As mentioned above, latency is simply the delay between the audio signal being made and hearing it owing to the level of processing and communicating that it needs to undergo. So if you hear a delay between what you’re recording and what’s coming out of the speakers, make sure the direct monitoring button is switched on. You’ll also have to mute the channel you are recording to, but using this feature will give you near-zero latency and is particularly useful if you are working on a song with multiple tracks - such as if you need to add vocals to some backing tracks. You can play the existing track through your headphones and record the singing at the same time.

MIDI connections

This essentially allows a device to communicate with the DAW via MIDI – generally it will be used to play MIDI patterns created in a DAW on a live instrument such as a synthesiser. This way, you can trigger different patterns from your computer to play an electronic instrument.

Master volume & Input Gain

There are no real audio interface ‘controls’ as such. Aside from the on/off for direct monitoring and line/mic switches, you’ll have a master volume knob, which controls the overall output connected to your monitors/headphones. You’ll also have a gain knob for each input to control the level of amplification you want to make to the signal. Almost all audio interfaces will have either a metre, or at the least a glowing light that goes green when receiving audio signal which isn’t clipping, and red when it reaches a volume that it does.

Phantom power switch

As we touched on, if you plan on using a condenser mic, you’ll want to make sure your interface has phantom power. Condensers have high clarity and sensitivity, so they are commonly used for vocals, amps and acoustic instruments. The phantom power button is often labelled as ‘48v’ on the interface.

Configuring your DAW

You’ll need to make sure your audio is configured correctly in your computer or DAW – there should be an option in audio settings to switch from your computer’s audio to the audio interface (it may do this automatically). Assuming you’re recording and you want to route the output through your monitors, make sure it's selected for input and output audio. When recording audio in, you’ll need to make sure each channel is set to the correct input.

When recording vocals

As mentioned above, using direct monitoring you can record with near zero-latency. Make sure the phantom power is switched on if you’re using a condenser mic (recommended!) and make sure to route your track through your headphones rather than your monitors, so none of the track gets picked up in the background when recording.

Common problems

Audio interfaces are pretty straightforward devices. If you are having issues with low volume and you’ve tried to correct this by gain staging, or latency problems even if you have direct monitoring switched on, it's probably a sign your interface is broken. Other things to look out for include buzzing or clicks and pops in your recorded audio or l/r stereo issues with your monitors. These are also things that may indicate your device is broken, though do be sure to check its not the mics/instruments/speakers themselves first before going and buying a new one. One thing that you may notice is loud pops somewhat randomly when the interface is connected but nothing is playing, particularly when you switch your computer on for example - this is nothing to worry about.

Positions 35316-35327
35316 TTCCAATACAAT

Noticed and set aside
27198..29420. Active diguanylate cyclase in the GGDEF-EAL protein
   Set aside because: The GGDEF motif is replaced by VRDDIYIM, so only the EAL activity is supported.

Do I need an audio interface as a beginner?

You need an audio interface unless you are recording on a single USB microphone.

Is an audio interface necessary for a home studio?

An audio interface is one of the first pieces of equipment you should buy when setting up a home studio.

What software do I need to use with my audio interface?

The only software you need to use with your audio interface is your chosen DAW - Ableton, Logic, Pro Tools, FL Studio or Cubase are some of the most popular on the market.

Can I play music through an audio interface?

As well as your own productions, you can play Spotify or iTunes tracks through an audio interface, which will make for a much more enjoyable experience.

Do you need an audio interface for studio monitors?

You can use studio monitors without an audio interface but you won't get high quality audio without one.

Can you use two audio interfaces at once?

Theoretically it is possible to use two audio interfaces at once, though if what you are trying to achieve is more inputs, you’re better off just upgrading your interface.

What do you plug into an audio interface?

You plug your speakers, headphones, microphones and instruments into your audio interface.

What maintenance and upkeep is required for an audio interface?

The quality of an audio interface won't deteriorate over time, so it's fine to buy a second-hand audio interface.

So there you have it. When you think about what an audio interface is used for, it's pretty simple really. But as one of the core components to any studio and a fairly small price tag comparatively, do not think this is something you can skip out on, but do make sure you find one with suitable connectivity for you.